Nouns Nouns such as ring, bling, sibling, ending, and so forth are not usually what an advice giver is focused on when he tells a writer to not use —ing words. Feel free to use them as needed, given what you already know about choosing words that fit. Plenty of adjectives end in —ing. And yet once again your critique partner or a beta reader might mention that you specifically have used too many —ing words, this time adjectives, and should consider cutting some.
Chapters 21—23 Summary He heard people singing. Behind him, across vast distances of space and time, from the place he had left, he thought he heard music too. But perhaps it was only an echo. See Important Quotations Explained Instead of waiting two weeks as he and the Giver had planned, Jonas is forced to escape right away.
At the evening meal, his father tells the family that he tried to see if Gabriel could sleep through the night at the Nurturing Center, and that the newchild had cried all night. Jonas has broken serious rules against leaving his dwelling at night and taking food.
After riding all night, he and Gabe rest during the day, hiding from the planes that fly overhead searching for them. After several days, when Jonas and Gabriel have left all communities far behind, the planes come less frequently. The landscape around them begins to change: He sees waterfalls and wildlife, all new things to him after a life of Sameness.
He is happy to see beautiful things, but worries that he and Gabe might starve, since there is no sign of cultivated land anywhere around. He catches some fish in a makeshift net and gathers some berries, but they are only just enough. If he had stayed in the community, he would have had enough to eat, and he realizes that in choosing to leave, he chose to starve.
But in the community he would have been hungry for feelings and color, and Gabriel would have died.
The weather changes, and Jonas feels cold and hunger and pain from his twisted ankle. But he suspects that Elsewhere is not far away and hopes that he will be able to keep Gabriel alive.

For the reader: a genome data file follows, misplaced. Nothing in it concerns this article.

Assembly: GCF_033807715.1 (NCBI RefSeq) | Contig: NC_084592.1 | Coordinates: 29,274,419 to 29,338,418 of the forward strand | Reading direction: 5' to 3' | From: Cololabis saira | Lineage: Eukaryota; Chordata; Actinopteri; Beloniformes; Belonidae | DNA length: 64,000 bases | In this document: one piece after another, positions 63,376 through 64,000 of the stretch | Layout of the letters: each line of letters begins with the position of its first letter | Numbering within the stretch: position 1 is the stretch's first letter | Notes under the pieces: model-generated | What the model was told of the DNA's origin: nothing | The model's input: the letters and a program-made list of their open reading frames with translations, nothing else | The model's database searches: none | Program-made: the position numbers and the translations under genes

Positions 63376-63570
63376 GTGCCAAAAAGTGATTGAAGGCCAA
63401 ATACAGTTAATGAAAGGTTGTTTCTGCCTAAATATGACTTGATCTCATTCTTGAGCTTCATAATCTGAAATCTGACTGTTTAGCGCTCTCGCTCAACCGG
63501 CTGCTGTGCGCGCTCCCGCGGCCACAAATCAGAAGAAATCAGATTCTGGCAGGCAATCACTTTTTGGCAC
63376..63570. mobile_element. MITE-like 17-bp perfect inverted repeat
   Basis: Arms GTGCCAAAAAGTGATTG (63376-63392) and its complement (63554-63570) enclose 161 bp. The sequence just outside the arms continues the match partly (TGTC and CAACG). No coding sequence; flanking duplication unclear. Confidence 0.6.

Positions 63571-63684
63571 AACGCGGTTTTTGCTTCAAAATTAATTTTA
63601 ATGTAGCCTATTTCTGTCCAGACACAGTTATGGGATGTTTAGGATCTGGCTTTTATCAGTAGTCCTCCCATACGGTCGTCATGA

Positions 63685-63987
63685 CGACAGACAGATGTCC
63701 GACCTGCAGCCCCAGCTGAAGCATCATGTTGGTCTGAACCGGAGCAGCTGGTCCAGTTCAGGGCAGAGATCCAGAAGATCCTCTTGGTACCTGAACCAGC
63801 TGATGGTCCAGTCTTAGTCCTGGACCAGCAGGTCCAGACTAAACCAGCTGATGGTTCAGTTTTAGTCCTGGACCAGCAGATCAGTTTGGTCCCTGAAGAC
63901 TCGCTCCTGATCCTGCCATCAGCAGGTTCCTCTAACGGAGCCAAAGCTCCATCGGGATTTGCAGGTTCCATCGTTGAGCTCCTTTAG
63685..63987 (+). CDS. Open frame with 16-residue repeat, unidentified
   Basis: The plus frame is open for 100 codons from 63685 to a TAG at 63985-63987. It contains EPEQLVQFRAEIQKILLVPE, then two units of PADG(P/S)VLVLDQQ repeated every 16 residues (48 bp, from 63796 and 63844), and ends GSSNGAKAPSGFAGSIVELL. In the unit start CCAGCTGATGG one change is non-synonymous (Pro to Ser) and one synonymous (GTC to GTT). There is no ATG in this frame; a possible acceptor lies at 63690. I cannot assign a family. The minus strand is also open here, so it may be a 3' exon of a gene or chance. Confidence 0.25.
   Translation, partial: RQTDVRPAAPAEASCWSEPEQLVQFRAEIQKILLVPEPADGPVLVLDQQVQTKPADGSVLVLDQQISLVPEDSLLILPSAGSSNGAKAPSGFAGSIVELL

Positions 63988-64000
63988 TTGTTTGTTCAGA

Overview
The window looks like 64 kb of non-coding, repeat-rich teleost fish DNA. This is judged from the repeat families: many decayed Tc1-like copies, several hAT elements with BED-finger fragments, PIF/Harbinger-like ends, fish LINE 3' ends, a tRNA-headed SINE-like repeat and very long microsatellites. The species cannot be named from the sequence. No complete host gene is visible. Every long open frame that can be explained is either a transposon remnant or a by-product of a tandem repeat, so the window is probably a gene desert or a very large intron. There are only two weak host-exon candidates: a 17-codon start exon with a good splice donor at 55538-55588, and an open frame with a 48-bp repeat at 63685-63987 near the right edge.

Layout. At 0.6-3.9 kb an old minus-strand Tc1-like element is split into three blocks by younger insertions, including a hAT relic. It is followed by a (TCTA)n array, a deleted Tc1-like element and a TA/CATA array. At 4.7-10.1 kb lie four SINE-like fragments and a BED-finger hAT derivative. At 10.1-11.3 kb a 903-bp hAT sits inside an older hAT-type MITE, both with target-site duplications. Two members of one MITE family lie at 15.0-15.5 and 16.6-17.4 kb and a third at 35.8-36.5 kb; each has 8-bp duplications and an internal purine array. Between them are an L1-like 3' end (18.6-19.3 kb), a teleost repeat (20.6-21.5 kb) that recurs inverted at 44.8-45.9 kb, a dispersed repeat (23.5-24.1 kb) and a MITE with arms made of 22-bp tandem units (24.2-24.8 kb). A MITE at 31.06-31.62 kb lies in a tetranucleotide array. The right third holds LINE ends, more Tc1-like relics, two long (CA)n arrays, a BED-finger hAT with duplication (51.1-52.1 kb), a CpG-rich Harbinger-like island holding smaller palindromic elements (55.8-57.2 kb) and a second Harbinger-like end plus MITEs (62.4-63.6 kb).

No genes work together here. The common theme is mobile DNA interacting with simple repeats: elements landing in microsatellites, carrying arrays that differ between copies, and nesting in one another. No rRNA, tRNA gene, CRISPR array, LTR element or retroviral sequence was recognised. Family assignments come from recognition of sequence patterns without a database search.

Jonas has lost most of the memories he received from the Giver, but he tries to remember sunshine and the feeling of warmth that it gives.
When it comes, he transmits the feeling to Gabriel, and it helps them make it up the hill on foot, despite the intense cold and hunger they feel. When he can no longer remember sunshine, and is almost totally numb with cold, Jonas remembers his friends and family and the Giver, and the happiness their memories give him helps him to reach the top.
He recognizes the snow-covered summit of the hill, and somehow finds a sled waiting for him there. He gets in the sled and steers himself and Gabe to the bottom, toward warm, twinkling lights that glow from the windows of houses.
He feels certain that the families in those houses, where they kept memories and celebrated love, were waiting for him and Gabe. Ahead of him, he hears singing for the first time in his life, and he thinks that he hears the music behind him too.
Analysis In the last chapters of The Giver, Jonas truly begins to exist in the world of his memories.(This chapter starts a little into Chapter 23 where Jonas fell off of the bicycle and he was lying in the snow) The Giver Chapter He sat up when his back felt numb and started rocking Gabriel in his arms, mumbling incomprehensible words, trying to soothe the child.
Port Manteaux churns out silly new words when you feed it an idea or two. Enter a word (or two) above and you'll get back a bunch of portmanteaux created by jamming together words that are conceptually related to your inputs.. For example, enter "giraffe" and you'll get .
Thou shalt kill. A world with no hunger, no disease, no war, no misery. Humanity has conquered all those things, and has even conquered death.
Now scythes are the only ones who can end life—and they are commanded to do so, in order to keep the size of the population under control. The ending of The Giver is very ambiguous, allowing for the reader to make his or her own interpretation of what happens in the end.
As Jonas and Gabriel make it . The Giver is a American young adult dystopian novel by Lois Lowry. It is set in a society which at first appears to be utopian but is revealed to be dystopian as the story progresses.
The novel follows a year-old boy named Jonas. Study Questions for Books Previously Taught in Young Adult Literature and in Children's Literature.
These books can be used for elementary, middle school, and secondary school-aged pupils and now Miguel A Hero Ain't Nothin' But a Sandwich Alice in Wonderland.
Belle Prater's Boy Book of Three, The Briar Rose Bridge to Teribithia. Catcher in the Rye Charlotte's Web Chasing Redbird Child of.